nce upon a time, most figured the only reason that a 41-year old version of Zab Judah would be in upstate New York during this time of year was to accept enshrinement into the International Boxing Hall of Fame.
Instead, it’s where his career has come to a frightening end after a pointless club fight just one exit away.
The former two-division champ remains hospitalized after suffering severe head injuries in a one-sided 11th round stoppage loss to Cletus Seldin in their regional title fight Friday evening in Verona, New York. The bout topped an annual show which takes place as part of the Hall of Fame weekend, but ended in tragedy as less focus is on Sunday’s induction ceremony as is placed on the well-being of the fallen boxer.
Judah—whom claimed a 140-pound title and the World welterweight championship during his 23-year career—was hopelessly outgunned against an opponent nine years his junior, taking place at the same weight where he first began his career. Seldin—a fringe contender who grew up in Eastern Long Island, New York—overpowered the faded southpaw every step of the way, badly rocking Judah in round 10 before forcing a stoppage one round later.
Ever the fighter, Judah vehemently protested the stoppage ruling by referee Charlie Fitch, whom absolutely made the right call on the spot as a knockout seemed imminent.
Few knew at the time it would actually save Judah’s life.
The veteran boxer felt faint after the fight, initially checking into a nearby hospital for precautionary measure. False reports indicated that Judah had fallen into a coma, as his family confirmed he remains hospitalized but in good spirits in hopes of recovering and being released in the near future.
However, his advanced age and the severe punishment he withstood on Friday are red flags to signal the overdue end to a career that shouldn’t have reached this point.
Judah (44-10, 30KOs) was one of the most celebrated amateur boxers to come out of New York, though falling just short of his Olympic dream in suffering a loss to eventual U.S. Olympian David Diaz in the 1996 Box-Offs. His amateur career record with an astounding 110-5 record, turning pro later that year with a style billed as “Pernell Whitaker with punching power.”
It never quite reached that full potential, although the Brooklyn native managed to enjoy four title reigns over the course of his career. The pinnacle came in a Feb. 2005 rematch with Cory Spinks, against whom he dropped a competitive decision 10 months prior. He came up huge in the rematch, traveling to Spinks’ hometown where he tore through the defending champ in nine rounds to claim the undisputed welterweight championship.
The win was vindication for his failed efforts at achieving similar honors one division north, his own title reign ending in a 2nd round knockout loss to Kostya Tszyu in their Nov. 2001 undisputed 140-pound championship.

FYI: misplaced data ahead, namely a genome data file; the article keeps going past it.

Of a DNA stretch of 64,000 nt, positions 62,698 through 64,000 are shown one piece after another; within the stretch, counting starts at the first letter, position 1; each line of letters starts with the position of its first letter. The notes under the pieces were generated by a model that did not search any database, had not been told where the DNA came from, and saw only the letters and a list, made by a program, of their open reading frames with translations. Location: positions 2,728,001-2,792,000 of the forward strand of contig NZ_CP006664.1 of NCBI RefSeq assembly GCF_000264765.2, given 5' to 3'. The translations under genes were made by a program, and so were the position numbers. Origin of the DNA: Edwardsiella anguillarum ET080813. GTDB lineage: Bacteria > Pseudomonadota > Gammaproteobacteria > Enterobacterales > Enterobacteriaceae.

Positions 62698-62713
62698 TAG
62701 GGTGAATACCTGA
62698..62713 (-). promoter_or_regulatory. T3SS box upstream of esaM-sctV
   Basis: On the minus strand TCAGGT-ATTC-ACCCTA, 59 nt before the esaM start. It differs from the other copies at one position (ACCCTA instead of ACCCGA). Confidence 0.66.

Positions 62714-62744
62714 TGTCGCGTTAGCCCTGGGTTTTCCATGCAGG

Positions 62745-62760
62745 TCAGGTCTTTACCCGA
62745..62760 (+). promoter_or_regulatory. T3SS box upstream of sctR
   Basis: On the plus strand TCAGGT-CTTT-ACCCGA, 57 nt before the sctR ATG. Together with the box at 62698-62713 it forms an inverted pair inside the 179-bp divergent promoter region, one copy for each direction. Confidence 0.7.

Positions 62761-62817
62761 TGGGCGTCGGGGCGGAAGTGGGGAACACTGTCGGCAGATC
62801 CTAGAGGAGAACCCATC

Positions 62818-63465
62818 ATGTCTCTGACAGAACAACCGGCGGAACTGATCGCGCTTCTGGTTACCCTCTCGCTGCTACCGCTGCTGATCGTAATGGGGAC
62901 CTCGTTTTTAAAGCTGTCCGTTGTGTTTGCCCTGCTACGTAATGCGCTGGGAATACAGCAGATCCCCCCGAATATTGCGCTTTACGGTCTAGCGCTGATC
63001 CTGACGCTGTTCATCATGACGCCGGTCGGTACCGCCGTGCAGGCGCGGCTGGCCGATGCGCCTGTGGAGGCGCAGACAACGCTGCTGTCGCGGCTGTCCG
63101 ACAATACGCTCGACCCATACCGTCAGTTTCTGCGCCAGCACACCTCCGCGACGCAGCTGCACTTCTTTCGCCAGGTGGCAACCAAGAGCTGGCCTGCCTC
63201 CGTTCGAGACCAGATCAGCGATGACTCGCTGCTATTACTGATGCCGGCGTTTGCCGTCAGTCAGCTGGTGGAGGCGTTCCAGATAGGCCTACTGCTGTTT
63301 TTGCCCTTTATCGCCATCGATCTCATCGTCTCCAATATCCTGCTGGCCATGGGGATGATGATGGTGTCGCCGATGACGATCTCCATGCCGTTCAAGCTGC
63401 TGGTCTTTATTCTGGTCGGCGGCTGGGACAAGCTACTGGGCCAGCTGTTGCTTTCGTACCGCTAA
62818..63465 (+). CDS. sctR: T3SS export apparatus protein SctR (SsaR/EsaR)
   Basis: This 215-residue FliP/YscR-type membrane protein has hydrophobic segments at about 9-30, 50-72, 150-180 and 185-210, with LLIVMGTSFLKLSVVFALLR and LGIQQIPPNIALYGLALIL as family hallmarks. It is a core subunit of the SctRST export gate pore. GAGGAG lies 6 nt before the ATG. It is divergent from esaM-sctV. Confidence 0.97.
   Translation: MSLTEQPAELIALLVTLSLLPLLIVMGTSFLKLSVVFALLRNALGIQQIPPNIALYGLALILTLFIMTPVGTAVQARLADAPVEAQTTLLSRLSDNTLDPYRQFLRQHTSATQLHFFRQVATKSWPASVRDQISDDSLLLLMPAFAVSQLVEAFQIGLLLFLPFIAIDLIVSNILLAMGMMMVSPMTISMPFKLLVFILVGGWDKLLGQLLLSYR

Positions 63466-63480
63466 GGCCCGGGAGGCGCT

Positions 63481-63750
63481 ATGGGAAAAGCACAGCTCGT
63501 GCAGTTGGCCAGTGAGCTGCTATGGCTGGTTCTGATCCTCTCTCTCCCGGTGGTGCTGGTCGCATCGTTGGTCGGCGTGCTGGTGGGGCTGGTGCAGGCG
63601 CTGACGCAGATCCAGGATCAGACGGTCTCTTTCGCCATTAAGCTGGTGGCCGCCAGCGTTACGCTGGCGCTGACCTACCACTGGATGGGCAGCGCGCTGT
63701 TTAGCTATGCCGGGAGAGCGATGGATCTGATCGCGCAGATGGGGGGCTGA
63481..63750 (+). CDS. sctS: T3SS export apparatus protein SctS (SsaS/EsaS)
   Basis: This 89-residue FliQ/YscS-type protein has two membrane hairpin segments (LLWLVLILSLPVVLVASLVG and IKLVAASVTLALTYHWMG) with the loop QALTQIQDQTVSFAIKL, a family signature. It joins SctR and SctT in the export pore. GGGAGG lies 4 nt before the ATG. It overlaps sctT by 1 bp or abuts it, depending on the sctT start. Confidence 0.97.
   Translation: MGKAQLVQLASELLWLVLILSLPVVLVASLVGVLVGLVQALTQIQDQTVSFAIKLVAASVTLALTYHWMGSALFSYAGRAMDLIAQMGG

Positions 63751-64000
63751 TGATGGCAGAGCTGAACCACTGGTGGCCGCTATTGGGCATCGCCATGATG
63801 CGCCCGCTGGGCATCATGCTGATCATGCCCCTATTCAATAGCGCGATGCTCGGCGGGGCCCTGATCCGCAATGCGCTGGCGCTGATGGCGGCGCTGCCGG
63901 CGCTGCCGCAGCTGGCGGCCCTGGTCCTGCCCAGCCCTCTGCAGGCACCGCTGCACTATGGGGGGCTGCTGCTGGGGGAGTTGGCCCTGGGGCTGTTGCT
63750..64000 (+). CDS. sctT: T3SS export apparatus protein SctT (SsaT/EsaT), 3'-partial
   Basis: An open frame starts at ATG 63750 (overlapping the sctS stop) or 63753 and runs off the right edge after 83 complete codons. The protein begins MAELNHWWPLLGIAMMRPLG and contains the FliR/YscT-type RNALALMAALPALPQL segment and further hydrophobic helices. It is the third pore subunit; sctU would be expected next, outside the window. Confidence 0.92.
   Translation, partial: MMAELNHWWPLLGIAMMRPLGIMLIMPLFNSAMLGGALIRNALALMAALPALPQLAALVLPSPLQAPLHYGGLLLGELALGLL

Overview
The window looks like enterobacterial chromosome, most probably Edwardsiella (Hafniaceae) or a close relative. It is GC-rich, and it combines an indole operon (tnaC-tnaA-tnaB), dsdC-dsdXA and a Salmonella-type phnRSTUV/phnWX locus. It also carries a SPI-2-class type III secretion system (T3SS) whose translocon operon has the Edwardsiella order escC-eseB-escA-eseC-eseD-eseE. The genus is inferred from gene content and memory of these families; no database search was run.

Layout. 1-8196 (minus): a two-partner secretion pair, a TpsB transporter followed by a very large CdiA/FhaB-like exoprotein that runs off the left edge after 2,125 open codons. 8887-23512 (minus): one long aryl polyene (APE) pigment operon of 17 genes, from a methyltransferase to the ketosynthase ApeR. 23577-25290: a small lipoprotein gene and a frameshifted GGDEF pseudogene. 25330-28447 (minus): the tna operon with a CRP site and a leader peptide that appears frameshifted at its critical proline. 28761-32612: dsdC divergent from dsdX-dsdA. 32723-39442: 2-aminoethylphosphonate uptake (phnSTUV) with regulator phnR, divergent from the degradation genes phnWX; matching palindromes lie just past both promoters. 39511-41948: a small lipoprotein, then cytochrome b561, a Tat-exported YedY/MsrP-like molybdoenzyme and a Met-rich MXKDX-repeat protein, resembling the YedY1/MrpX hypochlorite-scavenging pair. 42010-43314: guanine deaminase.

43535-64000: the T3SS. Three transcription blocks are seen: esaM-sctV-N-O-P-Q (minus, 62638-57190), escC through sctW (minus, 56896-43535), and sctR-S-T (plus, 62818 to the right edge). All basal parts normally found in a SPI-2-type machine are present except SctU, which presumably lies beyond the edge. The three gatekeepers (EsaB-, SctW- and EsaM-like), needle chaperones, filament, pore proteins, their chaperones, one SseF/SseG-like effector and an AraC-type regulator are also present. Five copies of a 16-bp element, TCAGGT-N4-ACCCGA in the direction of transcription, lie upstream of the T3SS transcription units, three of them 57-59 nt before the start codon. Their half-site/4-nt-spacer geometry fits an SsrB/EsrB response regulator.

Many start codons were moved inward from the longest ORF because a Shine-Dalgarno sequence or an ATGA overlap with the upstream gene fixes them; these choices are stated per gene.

Judah’s welterweight championship reign ended with an upset loss to Carlos Baldomir in Jan. 2006, although a technicality allowed him to retain one alphabet title. He would relinquish that strap just three months later in a 12-round defeat to Floyd Mayweather Jr.
Five years later would see his unlikely return to the title stage, overcoming title fight losses to Miguel Cotto and Joshua Clottey to knock out Kaiber Mabuza in their March 2011 vacant 140-pound title fight. A knockout loss to Amir Khan one fight later ended his reign, also marking the last time ever he’d enter the ring as a defending titlist although he’d get one more swing at the crown in a surprisingly competitive April 2013 loss to Danny Garcia.
Following a 12-round defeat to fellow Brooklyn native Paul Malignaggi later that year, it was believed that Judah was done with the sport. Financial issues—mainly, child support payment—forced an unfortunate comeback in 2017, fighting just once per year since then and entering Friday’s fight having been out of the ring for 17 months.
He showed up at Thursday’s weigh-in at an incredibly light 138.25 pounds, slightly lighter than his weight 19 years prior in his first career title win.
Seldin (24-1, 20KOs) has now won three straight following a Dec. 2017 loss to Yves Ulysse Jr.
The 32-year old remains humbled by the opportunity to fight Judah.
“It was an honor fighting a living legend,” Seldin said after the fight, shortly before posing for pictures with Judah in the hotel lobby to further indicate the suddenness of the boxer’s hospitalization. “Thank you Zab Judah for giving me the fight of my life.”
It is now the defeated former champ is forced to enter the fight of his life—restoring and maintaining his good health and finding new ways to contribute to a sport where he no longer needs to be a participant.